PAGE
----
Caregivers Unaware of Suicidality in Children


Family conflict and low parental monitoring are associated with suicidal ideation, suicide attempts, and self-injury in children

Danielle DeVille, MA

Danielle DeVille, MA

Family conflict and low parental monitoring were associated with suicidal ideation, suicide attempts, and self-injury in children aged 9-10 years old, according to new study findings.

Danielle DeVille, MA, and colleagues conducted a cross-sectional study to assess the prevalence of suicidal ideation, attempts, and nonsuicidal self-injury, along with associated family-related factors among preadolescents. The investigators used data from the Adolescent Brain Cognitive Development study, which is ongoing and aims to increase the understanding of environmental, social, genetic, and other biological factors that affect brain and cognitive development.

The team found that there was a discordance between children’s reports of suicidal ideation, suicide attempts, and nonsuicidal self-injury and caregivers’ reports of whether the child experienced such things.

DeVille, a research assistant at the Laureate Institute for Brain Research, and the team used reports by children and their caregivers to measure lifetime suicidal ideation, suicide attempts, and nonsuicidal self-injury. The reports were gathered on a digital version of the Kiddie Schedule for Affective Disorders and Schizophrenia-Present and Lifetime Version.

The investigators examined 4 categories on the suicidality spectrum: passive suicide ideation (a wish to be dead); nonspecific active suicide ideation (wanting to end one’s own life without consideration of a method, intent, or plan); active suicidal ideation (a desire to die by suicide and >1 of the following: consideration of a specific suicide method, expression of the intent to act on suicidal thoughts, or formulation of a plan to act on the idea in the future); and suicide attempts. Each participant was put into suicide-related subgroups based on the most severe form of suicidality they reported.

Caregivers completed the Child Behavior Checklist, which the team used to assess the child’s internalizing problems (anxiety, depression, withdrawal, etc.) and externalizing problems (rule breaking, aggressive behavior) over the prior 6 months. The caregiver also completed a demographic questionnaire which included the child’s sex, race/ethnicity, and family history of depressive disorders and suicide.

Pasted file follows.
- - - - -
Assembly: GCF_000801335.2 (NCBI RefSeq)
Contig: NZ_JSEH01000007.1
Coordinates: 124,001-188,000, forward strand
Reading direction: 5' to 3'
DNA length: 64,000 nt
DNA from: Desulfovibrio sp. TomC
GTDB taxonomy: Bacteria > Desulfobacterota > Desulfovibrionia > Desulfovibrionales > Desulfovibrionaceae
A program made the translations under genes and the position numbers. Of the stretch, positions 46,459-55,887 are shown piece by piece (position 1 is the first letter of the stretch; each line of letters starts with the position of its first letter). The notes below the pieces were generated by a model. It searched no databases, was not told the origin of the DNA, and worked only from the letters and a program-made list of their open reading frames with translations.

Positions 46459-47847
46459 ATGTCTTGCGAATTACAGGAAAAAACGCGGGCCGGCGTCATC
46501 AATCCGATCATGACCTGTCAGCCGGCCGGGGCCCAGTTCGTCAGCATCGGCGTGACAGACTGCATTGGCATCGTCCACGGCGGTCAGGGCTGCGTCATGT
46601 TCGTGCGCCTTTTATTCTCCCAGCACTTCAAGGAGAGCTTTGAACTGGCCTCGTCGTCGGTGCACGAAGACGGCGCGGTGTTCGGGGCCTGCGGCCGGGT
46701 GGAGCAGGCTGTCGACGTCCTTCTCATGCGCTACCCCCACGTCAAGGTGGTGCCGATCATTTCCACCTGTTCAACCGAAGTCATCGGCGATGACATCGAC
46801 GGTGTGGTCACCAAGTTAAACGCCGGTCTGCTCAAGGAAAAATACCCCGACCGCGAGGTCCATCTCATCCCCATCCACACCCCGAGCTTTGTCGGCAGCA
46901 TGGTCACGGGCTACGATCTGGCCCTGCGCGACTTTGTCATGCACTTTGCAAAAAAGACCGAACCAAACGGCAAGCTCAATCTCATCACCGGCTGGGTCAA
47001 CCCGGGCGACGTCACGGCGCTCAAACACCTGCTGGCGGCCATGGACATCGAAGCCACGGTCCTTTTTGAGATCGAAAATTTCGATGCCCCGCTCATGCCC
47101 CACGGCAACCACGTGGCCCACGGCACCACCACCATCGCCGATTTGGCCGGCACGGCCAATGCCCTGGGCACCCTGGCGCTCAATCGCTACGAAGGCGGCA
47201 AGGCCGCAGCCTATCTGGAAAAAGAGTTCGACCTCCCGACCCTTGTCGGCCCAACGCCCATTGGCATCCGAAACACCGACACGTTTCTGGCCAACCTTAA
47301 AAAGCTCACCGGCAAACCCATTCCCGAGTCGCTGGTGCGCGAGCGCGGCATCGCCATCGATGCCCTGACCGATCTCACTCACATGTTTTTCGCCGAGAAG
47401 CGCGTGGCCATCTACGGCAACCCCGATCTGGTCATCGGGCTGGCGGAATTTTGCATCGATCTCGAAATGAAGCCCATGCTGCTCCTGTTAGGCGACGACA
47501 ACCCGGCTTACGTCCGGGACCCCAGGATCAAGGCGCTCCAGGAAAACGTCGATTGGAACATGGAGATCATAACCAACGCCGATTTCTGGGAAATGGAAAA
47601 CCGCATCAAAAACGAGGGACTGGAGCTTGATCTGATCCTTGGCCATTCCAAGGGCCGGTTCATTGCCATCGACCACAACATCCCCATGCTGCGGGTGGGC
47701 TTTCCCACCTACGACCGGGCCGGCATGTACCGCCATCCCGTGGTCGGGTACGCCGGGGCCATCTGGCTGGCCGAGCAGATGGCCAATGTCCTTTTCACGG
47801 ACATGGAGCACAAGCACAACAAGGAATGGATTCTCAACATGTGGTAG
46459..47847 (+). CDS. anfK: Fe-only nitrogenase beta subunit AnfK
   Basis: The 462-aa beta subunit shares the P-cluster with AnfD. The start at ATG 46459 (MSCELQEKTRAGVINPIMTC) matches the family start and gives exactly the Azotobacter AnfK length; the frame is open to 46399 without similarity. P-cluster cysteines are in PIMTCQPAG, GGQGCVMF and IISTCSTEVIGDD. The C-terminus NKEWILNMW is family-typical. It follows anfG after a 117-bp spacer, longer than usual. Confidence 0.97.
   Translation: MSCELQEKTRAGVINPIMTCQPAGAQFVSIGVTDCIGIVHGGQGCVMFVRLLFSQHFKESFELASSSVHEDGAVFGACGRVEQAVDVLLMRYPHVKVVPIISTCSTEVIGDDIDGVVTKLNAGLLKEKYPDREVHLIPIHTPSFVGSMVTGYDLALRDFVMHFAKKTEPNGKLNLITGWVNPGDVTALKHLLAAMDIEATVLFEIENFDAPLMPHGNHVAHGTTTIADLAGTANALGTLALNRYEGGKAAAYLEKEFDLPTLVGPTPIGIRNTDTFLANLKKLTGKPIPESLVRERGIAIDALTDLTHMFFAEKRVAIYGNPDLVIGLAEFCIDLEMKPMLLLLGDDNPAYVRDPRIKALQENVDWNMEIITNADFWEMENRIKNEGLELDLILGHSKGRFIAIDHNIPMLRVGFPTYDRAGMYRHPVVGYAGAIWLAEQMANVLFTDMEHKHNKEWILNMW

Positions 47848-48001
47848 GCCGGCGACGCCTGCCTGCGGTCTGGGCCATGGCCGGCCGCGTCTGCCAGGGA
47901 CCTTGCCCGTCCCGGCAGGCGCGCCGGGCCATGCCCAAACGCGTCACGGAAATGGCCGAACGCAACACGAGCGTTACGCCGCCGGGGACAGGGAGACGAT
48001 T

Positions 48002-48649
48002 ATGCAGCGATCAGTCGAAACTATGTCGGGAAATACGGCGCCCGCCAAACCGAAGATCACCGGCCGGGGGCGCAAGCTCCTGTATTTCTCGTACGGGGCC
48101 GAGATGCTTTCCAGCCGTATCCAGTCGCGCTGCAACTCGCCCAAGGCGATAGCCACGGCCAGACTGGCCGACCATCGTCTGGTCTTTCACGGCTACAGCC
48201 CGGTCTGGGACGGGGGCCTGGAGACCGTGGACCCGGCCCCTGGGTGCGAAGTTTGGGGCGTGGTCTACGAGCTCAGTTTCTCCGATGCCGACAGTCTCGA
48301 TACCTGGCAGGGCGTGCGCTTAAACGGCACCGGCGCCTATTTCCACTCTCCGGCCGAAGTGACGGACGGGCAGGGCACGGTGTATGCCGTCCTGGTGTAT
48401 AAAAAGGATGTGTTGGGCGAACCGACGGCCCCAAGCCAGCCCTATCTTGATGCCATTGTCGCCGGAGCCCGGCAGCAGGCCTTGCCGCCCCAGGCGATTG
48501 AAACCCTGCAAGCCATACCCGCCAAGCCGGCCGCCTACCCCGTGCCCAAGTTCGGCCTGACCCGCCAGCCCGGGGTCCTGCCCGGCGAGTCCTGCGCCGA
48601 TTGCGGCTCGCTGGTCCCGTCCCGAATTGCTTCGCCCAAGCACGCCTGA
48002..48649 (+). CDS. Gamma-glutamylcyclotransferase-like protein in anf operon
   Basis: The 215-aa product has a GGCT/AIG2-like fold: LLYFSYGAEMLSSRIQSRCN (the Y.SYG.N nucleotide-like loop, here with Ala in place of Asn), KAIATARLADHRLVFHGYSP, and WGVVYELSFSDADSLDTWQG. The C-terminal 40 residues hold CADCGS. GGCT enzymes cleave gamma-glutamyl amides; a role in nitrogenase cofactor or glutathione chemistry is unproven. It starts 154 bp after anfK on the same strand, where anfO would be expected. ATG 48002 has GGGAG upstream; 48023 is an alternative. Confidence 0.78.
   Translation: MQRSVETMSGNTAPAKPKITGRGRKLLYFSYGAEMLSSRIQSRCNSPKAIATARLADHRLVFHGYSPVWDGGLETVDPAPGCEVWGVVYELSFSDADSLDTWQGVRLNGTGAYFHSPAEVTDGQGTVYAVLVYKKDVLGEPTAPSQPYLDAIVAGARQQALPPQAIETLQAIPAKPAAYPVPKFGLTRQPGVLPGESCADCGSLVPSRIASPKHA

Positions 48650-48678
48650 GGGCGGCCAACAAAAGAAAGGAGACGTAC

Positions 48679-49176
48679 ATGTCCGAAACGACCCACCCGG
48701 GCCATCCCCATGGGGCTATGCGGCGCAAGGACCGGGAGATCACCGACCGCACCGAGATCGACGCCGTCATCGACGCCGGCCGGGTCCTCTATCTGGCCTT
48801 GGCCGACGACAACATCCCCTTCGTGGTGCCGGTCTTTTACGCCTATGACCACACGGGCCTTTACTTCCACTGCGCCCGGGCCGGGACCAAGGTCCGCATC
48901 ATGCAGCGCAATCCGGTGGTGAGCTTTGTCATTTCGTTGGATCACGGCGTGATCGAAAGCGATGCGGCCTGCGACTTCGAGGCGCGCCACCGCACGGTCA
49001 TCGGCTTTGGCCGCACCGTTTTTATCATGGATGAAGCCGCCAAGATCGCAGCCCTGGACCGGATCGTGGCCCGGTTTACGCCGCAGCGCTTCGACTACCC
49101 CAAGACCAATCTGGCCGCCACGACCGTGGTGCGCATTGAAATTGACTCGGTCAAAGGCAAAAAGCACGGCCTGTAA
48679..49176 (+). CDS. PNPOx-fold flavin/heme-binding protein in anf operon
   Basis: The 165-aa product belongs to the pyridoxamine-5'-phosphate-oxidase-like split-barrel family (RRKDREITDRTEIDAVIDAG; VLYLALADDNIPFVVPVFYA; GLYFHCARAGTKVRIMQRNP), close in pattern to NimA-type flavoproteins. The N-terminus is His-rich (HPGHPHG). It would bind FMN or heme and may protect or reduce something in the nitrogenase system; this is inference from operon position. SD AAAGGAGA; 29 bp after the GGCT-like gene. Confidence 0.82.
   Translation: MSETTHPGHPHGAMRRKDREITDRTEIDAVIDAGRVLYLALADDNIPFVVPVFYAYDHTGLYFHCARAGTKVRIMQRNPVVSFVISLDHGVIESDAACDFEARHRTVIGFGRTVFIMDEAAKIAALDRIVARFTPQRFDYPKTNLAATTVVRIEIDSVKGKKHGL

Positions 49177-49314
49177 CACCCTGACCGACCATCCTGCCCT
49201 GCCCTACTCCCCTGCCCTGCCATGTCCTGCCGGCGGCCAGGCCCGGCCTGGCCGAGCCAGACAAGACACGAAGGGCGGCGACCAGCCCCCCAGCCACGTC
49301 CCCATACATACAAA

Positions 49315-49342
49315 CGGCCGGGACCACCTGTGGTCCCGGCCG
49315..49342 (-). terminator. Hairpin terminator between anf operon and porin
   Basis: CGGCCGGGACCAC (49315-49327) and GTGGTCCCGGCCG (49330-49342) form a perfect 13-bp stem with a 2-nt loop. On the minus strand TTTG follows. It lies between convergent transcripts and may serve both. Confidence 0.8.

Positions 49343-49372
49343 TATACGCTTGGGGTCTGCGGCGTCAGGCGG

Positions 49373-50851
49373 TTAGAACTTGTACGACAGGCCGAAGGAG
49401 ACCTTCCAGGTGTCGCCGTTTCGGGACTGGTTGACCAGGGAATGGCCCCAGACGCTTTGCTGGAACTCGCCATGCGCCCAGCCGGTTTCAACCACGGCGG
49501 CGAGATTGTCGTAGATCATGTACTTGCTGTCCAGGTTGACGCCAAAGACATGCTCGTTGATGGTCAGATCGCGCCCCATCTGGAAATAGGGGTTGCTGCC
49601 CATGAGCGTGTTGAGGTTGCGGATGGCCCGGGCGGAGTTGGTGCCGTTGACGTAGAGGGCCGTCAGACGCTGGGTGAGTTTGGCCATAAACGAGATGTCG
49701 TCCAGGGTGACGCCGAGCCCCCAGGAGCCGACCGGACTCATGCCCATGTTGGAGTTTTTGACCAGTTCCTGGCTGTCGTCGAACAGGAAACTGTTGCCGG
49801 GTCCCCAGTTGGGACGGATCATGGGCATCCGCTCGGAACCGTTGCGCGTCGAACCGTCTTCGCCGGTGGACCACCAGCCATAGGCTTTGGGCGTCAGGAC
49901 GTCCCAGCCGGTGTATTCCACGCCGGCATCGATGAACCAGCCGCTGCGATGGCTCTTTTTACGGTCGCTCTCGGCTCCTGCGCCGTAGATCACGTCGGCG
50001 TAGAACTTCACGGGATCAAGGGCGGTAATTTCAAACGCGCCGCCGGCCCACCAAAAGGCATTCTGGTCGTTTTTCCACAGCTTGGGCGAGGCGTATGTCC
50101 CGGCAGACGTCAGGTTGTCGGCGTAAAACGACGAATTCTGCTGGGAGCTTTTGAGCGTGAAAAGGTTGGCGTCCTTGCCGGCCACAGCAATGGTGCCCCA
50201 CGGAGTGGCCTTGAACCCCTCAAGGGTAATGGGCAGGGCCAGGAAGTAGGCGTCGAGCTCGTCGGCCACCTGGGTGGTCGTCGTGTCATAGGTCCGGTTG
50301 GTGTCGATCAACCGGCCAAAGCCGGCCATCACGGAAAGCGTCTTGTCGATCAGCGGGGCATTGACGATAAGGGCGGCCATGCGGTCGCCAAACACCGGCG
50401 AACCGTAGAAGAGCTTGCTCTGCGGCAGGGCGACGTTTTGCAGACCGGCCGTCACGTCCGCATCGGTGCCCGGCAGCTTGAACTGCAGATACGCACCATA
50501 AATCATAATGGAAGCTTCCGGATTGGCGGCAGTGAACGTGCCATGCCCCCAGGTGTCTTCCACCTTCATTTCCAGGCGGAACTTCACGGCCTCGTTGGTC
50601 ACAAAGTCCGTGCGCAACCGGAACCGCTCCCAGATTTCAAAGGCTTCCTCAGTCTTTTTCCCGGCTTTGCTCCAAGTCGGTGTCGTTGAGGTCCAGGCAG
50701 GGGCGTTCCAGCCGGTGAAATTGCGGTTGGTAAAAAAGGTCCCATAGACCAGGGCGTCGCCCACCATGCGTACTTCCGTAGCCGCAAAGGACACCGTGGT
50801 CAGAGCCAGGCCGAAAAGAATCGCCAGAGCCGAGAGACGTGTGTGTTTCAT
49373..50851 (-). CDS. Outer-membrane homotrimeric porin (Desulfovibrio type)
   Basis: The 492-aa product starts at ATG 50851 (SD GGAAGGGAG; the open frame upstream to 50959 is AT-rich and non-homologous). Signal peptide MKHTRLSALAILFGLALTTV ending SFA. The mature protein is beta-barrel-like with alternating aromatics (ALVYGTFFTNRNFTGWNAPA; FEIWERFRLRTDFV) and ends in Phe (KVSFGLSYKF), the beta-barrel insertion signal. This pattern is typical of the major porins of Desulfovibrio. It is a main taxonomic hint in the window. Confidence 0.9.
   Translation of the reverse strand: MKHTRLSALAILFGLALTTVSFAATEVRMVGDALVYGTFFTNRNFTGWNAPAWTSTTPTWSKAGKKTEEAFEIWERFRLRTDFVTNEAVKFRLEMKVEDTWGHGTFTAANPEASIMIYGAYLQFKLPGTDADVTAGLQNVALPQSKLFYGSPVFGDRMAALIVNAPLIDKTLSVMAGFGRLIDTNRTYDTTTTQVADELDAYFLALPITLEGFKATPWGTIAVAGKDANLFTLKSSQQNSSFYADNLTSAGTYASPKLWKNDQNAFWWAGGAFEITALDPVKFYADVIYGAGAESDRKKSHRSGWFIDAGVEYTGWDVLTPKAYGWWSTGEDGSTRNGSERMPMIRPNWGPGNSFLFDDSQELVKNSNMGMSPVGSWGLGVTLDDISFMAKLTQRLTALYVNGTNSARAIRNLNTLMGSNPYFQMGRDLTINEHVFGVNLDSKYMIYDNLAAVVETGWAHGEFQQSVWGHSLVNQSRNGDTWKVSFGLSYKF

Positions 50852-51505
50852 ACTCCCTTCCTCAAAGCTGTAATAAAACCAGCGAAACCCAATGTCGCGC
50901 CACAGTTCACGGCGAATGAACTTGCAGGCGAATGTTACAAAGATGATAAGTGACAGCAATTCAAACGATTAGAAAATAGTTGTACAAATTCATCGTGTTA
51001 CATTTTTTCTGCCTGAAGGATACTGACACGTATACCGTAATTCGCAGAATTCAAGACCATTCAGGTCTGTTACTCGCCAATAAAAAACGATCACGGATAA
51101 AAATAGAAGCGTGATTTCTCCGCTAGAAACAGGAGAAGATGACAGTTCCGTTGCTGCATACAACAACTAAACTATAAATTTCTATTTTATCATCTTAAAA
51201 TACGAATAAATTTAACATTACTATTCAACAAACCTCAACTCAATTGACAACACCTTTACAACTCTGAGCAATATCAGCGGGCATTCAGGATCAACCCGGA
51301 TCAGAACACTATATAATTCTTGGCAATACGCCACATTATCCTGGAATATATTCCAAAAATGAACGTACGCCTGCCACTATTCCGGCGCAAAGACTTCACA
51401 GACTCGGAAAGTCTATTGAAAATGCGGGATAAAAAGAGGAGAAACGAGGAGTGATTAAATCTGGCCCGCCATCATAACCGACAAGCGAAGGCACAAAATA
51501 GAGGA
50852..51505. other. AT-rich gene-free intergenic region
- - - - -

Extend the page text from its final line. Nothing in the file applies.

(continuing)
Parents and caregivers filled out a financial checklist which assessed the inability to meet basic needs due to income disparity. An additional document, the Parental Monitoring Questionnaire measured the extent to which the children were tracked and supervised by their parents. The Family Environment Scale measured the child’s reports of family conflict, which assessed the extent of fighting; anger; criticism; yelling; competitiveness; and loss of temper within the family.

In total, the investigators included data from 11,814 children 9-10 years old (47.8% female; 52% white) and 1 of their caregivers.

The prevalence rates were 6.4% (95% CI, 5.7-7.3) for passive suicidal ideation; 4.4% (95% CI, 3.9-5) for nonspecific active suicidal ideation; 2.4% (95% CI, 2.1-2.7) for active ideation with method, intent, plan; 1.3% (95% CI, 1-1.6) for suicide attempts; and 9.1% (95% CI, 8.1-10.3) for nonsuicidal self-injury.

There was a high lack of consistency between children’s reports of suicidal ideation and caregivers’ reports of their child’s suicidal ideation. Among the children who reported suicidal ideation, 77% (95% CI, 73-80) were lacking caregiver agreement, which meant the parents denied all forms of suicidal ideation or attempts.

Of those who reported suicide attempts, 88% (95% CI, 81-93) lacked overall caregiver concordance, while 38% (95% CI, 28-49) reported knowledge of ideation but not of attempts. Half (95% CI, 41-60) said they had no knowledge or attempts or ideation.

The parent-child discordance for nonsuicidal self-injury was 84% (95% CI, 80-87).

Based on the examination of factors associated with discordant parent-child reporting of suicidal ideation, higher levels of internalizing and externalizing was associated with lower likelihood of discordant reporting (internalizing: OR, .92; 95% CI, .91-.95; P <.001; externalizing: OR, .97; 95% CI, .95-.99; P = .003). The results could be because the Child Behavior Checklist scores were reported by parents, and those who reported more mental health symptoms in their children were more likely to identify suicidal ideation, the investigators reported.

Caregiver acceptance was not a factor associated with ideation, attempts, or nonsuicidal self-injury. In an initial analysis, family conflict was associated with suicidal ideation (OR, 1.12; 95% CI, 1.07-1.16) and nonsuicidal self-injury (OR, 1.09; 95% CI, 1.05-1.14), but was not a factor in the validated data.

Low parental monitoring was associated with ideation (OR, .97; 95% CI, .95-.98), nonsuicidal self-injury (OR, .95; 95% CI, .93-.98), and suicide attempts (OR, .91; 95% CI, .86-.97). The findings of these results were replicated from the initial to validation analysis.

Additional analyses using longitudinal data from the Adolescent Brain Cognitive Development study could benefit from the examination of family factors in suicidality development. The findings could lead to the development of early interventions to improve the caregiver-child relationship and the reduction of family conflicts.

The study, “Prevalence and Family-Related Factors Associated With Suicidal Ideation, Suicide Attempts, and Self-Injury in Children Aged 9 to 10 Years,” was published online in JAMA Network Open.

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